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Dry Dog Food and the Myth of Cleaner Teeth

Mike Sagman


Mike Sagman
Mike Sagman

Mike Sagman


Dr Mike Sagman is the creator of the Dog Food Advisor. He founded the website in 2008, after his unquestioning trust in commercial dog food led to the tragic death of his dog Penny.

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Updated: September 27, 2023

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Imagine going to your dentist and being told to forget using your toothbrush — because all you really need for good dental health is to simply eat a few crunchy tortilla chips every day.

The Truth About Dry Dog Food and Dental HealthAnd like magic, your teeth will be sparkling clean.

Sound absurd?

Well, that’s what most of us have been told about the nearly magical tooth-cleaning power of dry dog food.

Is this true? Or not?

To answer that question, let’s take a quick look at the facts.

Why Tooth Debris
Is So Difficult to Remove

There are three kinds of dental debris…

  • Food particles
  • Plaque
  • Calculus (tartar)

Food particles are easy to remove. However, plaque and tartar are different.

Plaque is the sticky biofilm that adheres tightly to every tooth surface. It requires physical scrubbing to remove.

And once cleaned away, plaque can quickly return in just 24 hours.

Left along the gumline long enough, plaque slowly turns into a rock-hard, barnacle-like crust referred to as calculus — also know as tartar.

Plaque is what you remove with your toothbrush. Tartar is the hard stuff your dentist scrapes away when you get your teeth cleaned.

Dry Dog Food Could Contribute to Dental Problems

Sure, crunchy kibble can remove some of the plaque near the tops of a dog’s teeth. But it can also be ineffective within the critical zone near the gumline.

And that’s where plaque and tartar cause their most harm — decay (cavities) and gum disease.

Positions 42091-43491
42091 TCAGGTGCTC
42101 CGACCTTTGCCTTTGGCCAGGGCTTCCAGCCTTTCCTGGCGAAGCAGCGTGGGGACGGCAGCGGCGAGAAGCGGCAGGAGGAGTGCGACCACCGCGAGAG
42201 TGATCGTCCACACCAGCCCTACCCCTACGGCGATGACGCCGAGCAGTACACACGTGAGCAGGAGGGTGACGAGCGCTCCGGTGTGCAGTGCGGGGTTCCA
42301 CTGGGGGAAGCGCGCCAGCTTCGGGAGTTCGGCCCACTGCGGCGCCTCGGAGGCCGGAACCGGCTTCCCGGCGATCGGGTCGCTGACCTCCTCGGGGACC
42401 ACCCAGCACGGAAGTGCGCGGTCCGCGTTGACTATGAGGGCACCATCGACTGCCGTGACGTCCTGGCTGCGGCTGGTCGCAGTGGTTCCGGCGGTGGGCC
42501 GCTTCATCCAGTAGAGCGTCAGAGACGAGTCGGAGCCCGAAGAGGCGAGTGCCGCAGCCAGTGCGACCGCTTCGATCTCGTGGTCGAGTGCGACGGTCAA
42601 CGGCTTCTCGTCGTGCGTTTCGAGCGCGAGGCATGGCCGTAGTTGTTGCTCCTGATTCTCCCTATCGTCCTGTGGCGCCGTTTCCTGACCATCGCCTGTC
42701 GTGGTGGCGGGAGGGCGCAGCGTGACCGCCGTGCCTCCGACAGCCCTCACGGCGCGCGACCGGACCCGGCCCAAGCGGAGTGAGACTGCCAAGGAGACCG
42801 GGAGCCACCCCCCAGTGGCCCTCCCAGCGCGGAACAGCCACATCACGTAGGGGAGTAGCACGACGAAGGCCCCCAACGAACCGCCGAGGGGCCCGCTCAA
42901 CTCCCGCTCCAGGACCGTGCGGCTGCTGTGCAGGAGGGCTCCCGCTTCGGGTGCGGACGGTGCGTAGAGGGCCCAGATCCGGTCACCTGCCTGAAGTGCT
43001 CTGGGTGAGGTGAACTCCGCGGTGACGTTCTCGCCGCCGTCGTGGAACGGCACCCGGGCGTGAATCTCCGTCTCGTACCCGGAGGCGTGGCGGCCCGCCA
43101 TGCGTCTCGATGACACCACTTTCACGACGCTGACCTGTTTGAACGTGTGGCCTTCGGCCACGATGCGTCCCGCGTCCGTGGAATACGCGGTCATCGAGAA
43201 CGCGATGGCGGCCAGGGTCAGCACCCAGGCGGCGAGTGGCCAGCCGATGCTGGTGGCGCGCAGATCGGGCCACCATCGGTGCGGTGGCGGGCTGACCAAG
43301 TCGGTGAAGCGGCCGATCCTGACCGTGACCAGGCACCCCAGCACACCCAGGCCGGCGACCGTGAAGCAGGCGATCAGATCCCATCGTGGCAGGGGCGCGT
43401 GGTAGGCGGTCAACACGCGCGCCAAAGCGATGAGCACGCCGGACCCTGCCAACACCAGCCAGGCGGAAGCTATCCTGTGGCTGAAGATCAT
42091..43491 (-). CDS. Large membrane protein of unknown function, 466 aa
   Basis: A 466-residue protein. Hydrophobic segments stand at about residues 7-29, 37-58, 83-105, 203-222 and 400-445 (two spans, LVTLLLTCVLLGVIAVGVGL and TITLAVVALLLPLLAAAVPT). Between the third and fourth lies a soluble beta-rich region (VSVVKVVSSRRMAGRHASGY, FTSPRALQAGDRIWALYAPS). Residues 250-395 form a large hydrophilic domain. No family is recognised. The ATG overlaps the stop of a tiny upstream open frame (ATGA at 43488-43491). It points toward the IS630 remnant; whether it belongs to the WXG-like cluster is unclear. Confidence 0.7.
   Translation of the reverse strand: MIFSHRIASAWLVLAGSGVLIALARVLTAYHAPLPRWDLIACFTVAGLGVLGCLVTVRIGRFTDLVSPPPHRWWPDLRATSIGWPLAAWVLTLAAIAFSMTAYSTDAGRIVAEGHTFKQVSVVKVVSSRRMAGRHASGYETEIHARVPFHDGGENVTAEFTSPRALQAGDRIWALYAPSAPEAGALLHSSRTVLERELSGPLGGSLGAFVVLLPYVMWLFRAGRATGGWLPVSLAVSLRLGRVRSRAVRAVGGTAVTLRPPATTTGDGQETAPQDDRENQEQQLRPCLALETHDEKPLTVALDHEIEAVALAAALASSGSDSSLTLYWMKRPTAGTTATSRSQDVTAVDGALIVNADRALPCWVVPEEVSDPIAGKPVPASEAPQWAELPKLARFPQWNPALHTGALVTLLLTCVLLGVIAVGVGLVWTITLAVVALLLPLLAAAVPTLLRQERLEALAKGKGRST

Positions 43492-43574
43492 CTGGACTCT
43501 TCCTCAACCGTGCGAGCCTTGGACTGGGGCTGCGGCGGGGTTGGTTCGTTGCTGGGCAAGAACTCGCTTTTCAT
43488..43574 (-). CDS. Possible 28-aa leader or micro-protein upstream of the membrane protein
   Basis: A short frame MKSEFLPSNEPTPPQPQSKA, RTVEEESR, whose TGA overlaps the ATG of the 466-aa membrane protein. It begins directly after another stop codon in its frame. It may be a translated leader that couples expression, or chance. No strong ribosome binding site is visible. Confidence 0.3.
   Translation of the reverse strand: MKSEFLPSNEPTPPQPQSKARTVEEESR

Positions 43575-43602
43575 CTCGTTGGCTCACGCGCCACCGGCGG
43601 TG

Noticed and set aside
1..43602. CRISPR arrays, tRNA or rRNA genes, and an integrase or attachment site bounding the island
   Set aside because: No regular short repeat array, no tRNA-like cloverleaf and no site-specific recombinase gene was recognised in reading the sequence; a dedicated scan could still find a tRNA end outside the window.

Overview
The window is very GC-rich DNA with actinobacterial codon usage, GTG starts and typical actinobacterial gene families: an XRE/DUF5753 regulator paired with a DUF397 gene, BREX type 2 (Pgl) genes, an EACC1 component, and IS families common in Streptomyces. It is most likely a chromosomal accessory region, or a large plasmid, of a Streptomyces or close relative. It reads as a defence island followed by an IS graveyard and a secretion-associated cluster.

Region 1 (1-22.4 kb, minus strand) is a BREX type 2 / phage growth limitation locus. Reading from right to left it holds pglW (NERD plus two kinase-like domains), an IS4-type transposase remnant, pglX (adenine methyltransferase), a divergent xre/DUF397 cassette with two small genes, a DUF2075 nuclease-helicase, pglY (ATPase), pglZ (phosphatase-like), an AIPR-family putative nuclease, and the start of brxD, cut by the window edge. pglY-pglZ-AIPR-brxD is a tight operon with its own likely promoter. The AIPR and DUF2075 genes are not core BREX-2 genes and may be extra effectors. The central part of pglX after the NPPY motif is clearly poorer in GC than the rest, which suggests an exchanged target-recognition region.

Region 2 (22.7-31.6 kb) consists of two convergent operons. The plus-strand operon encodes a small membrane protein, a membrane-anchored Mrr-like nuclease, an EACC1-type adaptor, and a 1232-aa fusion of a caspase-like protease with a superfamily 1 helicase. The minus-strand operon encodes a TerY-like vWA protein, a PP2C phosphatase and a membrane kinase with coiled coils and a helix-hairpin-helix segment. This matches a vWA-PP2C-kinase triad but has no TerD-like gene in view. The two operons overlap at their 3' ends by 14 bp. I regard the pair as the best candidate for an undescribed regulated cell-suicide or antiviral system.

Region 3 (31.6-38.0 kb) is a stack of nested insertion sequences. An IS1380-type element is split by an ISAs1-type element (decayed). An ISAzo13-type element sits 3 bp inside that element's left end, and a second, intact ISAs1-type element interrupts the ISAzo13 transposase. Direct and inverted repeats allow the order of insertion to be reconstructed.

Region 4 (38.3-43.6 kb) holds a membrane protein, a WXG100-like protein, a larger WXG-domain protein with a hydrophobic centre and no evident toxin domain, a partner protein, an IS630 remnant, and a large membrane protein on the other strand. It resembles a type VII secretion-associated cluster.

Even industry regulators look the other way when products claim to cleanse or whiten teeth. They simply avoid the issue altogether by labeling these marketing claims as “not objectionable”1.

In fact, since most kibbles contain a higher percentage of refined carbohydrates, dry dog foods could ultimately increase plaque and tartar levels — and thus cause more dental problems than they supposedly prevent.

In a nutshell…

Dry dog foods do not necessarily produce healthier teeth and gums

So, when choosing between canned or dry dog food, it’s OK to choose kibble. However, don’t choose it based solely on the assumption it’s better for your dog’s teeth.

A Much Better Way
to Clean Your Dog’s Teeth

Although it’s not perfect, there’s a simple and more natural way to improve a dog’s dental health without resorting to less effective kibble.

And that’s using raw meaty bones.

Because of their mildly abrasive texture and their ability to flex around the teeth, raw meaty bones can help remove dental plaque.

These bones (typically from poultry) are generally considered safe and digestible for most dogs.

However, because they can splinter, never use cooked bones of any kind. And for the same reasons, avoid weight bearing leg bones from larger animals.

In addition, although the risk is small, uncooked meat can carry bacteria that can be hazardous to both pets and humans. So, use caution and common sense when handling these natural tooth-cleaning treats.

The Most Reliable Way
to Prevent Dental Disease in Dogs

The only scientifically proven way to decrease plaque and tartar is the same for dogs as it is for humans — daily brushing combined with routine tartar removal by a health professional.

Brushing Dogs TeethOf course, anyone who has tried it already knows: brushing a dog’s teeth can be one of the most challenging tasks of pet ownership you can undertake.

Unfortunately, without daily home care and professional cleanings, canine dental disease could be a real possibility.

So, if you decide to give it a try, use a baby-soft toothbrush. And maybe one of those food-flavored canine toothpastes. You could be adding years of better health to your dog’s life.

Final word

The Dog Food Advisor does not accept money, gifts, samples or other incentives in exchange for special consideration in preparing our reviews.

However, we do receive a referral fee from online retailers (like Chewy or Amazon) and from sellers of perishable pet food when readers click over to their websites from ours. This helps cover the cost of operation of our free blog. Thanks for your support.

For more information, please visit our Disclaimer and Disclosure page.


1: Official Publication 2008 Edition, Association of American Feed Control Officials, p. 128

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